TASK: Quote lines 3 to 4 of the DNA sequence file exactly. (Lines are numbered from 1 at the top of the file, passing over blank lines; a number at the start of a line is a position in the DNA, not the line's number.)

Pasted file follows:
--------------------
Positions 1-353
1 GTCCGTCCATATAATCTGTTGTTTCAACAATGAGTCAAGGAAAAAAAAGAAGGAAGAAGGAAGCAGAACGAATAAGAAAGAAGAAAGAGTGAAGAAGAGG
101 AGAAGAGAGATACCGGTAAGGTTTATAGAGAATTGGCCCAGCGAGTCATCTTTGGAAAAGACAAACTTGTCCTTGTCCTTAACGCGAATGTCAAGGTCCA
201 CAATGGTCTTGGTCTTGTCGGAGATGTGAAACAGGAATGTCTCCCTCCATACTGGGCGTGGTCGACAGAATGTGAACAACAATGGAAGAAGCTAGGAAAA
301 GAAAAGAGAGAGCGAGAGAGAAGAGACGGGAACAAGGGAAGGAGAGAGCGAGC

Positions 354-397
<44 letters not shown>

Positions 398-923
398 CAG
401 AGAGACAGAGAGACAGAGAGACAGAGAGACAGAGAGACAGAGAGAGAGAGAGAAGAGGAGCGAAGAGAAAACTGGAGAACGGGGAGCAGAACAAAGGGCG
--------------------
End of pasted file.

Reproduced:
101 AGAAGAGAGATACCGGTAAGGTTTATAGAGAATTGGCCCAGCGAGTCATCTTTGGAAAAGACAAACTTGTCCTTGTCCTTAACGCGAATGTCAAGGTCCA
201 CAATGGTCTTGGTCTTGTCGGAGATGTGAAACAGGAATGTCTCCCTCCATACTGGGCGTGGTCGACAGAATGTGAACAACAATGGAAGAAGCTAGGAAAA